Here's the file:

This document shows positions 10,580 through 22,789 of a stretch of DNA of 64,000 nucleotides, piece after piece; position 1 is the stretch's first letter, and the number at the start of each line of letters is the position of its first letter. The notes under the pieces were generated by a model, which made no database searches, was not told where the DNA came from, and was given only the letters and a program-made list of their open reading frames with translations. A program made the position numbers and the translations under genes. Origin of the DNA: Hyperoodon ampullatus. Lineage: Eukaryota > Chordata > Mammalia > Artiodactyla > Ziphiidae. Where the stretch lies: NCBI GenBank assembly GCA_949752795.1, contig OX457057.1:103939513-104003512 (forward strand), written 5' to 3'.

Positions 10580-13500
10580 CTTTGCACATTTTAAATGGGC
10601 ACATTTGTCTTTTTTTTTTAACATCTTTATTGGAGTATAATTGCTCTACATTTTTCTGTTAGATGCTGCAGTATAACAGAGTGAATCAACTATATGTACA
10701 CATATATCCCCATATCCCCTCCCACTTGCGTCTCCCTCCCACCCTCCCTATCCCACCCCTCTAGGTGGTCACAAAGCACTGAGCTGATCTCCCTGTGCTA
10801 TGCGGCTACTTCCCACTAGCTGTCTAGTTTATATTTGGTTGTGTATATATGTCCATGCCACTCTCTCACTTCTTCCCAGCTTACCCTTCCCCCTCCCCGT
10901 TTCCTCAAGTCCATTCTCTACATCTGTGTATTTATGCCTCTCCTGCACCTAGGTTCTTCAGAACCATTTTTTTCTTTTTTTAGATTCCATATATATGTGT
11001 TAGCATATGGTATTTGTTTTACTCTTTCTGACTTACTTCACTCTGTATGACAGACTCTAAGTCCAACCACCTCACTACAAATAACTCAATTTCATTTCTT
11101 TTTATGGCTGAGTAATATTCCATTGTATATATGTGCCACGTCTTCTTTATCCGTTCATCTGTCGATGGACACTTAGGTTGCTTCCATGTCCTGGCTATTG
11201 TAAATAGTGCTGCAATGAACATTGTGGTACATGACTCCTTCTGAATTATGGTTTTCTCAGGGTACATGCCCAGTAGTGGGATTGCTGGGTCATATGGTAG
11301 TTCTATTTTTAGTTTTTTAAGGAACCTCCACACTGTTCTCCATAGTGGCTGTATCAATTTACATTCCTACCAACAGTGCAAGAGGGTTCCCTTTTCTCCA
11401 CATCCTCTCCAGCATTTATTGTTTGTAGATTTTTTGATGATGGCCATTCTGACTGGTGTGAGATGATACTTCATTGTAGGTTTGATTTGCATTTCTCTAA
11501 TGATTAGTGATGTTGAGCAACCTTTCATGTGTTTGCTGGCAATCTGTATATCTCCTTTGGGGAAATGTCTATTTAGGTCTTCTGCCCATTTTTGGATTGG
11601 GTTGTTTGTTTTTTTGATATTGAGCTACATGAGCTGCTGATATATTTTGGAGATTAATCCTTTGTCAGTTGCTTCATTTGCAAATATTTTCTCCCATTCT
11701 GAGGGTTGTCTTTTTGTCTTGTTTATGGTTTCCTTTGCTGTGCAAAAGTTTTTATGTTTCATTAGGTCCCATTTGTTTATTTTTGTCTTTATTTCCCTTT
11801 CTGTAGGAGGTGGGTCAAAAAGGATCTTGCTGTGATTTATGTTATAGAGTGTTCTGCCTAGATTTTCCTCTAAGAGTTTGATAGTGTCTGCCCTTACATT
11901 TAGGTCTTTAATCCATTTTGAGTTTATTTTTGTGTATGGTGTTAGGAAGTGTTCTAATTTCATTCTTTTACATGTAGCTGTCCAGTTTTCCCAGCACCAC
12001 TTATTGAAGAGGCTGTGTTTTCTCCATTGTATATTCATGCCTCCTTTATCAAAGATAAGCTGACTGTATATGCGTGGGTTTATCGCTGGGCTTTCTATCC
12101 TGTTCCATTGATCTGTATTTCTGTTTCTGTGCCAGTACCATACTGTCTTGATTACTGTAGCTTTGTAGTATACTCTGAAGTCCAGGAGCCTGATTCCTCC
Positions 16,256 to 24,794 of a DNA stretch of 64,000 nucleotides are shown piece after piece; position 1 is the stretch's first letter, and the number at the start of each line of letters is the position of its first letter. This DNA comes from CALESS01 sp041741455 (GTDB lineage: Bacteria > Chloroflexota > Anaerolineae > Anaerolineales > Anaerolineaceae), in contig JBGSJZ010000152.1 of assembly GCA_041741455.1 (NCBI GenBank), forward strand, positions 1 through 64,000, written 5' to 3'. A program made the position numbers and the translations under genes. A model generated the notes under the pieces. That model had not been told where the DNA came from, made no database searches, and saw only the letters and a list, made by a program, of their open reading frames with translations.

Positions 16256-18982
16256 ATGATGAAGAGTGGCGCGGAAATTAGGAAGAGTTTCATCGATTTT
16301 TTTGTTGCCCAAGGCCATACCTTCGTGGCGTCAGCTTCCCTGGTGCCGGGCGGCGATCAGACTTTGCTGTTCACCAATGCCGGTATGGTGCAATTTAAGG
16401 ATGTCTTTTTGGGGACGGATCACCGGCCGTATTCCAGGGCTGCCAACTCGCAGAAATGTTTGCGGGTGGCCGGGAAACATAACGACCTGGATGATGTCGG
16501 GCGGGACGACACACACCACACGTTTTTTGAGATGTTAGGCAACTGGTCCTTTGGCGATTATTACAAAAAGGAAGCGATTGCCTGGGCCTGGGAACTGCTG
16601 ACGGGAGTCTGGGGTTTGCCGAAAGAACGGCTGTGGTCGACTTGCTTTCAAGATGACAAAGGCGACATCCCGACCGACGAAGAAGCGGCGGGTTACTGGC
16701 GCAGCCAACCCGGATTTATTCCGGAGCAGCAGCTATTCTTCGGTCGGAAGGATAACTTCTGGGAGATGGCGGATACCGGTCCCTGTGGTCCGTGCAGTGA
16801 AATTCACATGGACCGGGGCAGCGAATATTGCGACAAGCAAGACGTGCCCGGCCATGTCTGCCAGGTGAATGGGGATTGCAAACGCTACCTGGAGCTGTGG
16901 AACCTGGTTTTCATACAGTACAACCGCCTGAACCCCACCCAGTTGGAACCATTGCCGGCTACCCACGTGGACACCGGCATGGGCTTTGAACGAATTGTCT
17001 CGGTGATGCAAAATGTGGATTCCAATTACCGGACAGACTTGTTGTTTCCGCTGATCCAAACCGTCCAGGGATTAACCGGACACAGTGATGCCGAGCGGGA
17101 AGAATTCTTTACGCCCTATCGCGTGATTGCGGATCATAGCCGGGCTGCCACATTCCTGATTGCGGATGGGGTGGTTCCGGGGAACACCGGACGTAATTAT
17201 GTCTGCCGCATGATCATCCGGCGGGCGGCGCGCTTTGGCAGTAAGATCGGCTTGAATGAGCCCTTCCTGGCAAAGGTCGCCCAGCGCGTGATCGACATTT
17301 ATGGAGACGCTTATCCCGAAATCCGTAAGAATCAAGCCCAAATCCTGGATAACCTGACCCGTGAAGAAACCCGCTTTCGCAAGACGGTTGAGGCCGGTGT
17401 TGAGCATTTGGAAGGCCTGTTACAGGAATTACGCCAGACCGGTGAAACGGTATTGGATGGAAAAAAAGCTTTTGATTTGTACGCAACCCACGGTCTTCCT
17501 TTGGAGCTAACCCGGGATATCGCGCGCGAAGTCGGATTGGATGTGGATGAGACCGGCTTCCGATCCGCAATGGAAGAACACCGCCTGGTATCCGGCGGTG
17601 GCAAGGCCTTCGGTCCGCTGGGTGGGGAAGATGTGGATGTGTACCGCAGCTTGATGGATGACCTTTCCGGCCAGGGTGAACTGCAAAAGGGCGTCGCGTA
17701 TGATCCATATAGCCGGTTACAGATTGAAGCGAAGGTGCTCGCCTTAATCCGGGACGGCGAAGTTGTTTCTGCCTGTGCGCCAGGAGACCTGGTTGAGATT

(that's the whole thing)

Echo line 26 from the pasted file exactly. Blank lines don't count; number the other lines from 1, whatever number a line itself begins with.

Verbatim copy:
16601 ACGGGAGTCTGGGGTTTGCCGAAAGAACGGCTGTGGTCGACTTGCTTTCAAGATGACAAAGGCGACATCCCGACCGACGAAGAAGCGGCGGGTTACTGGC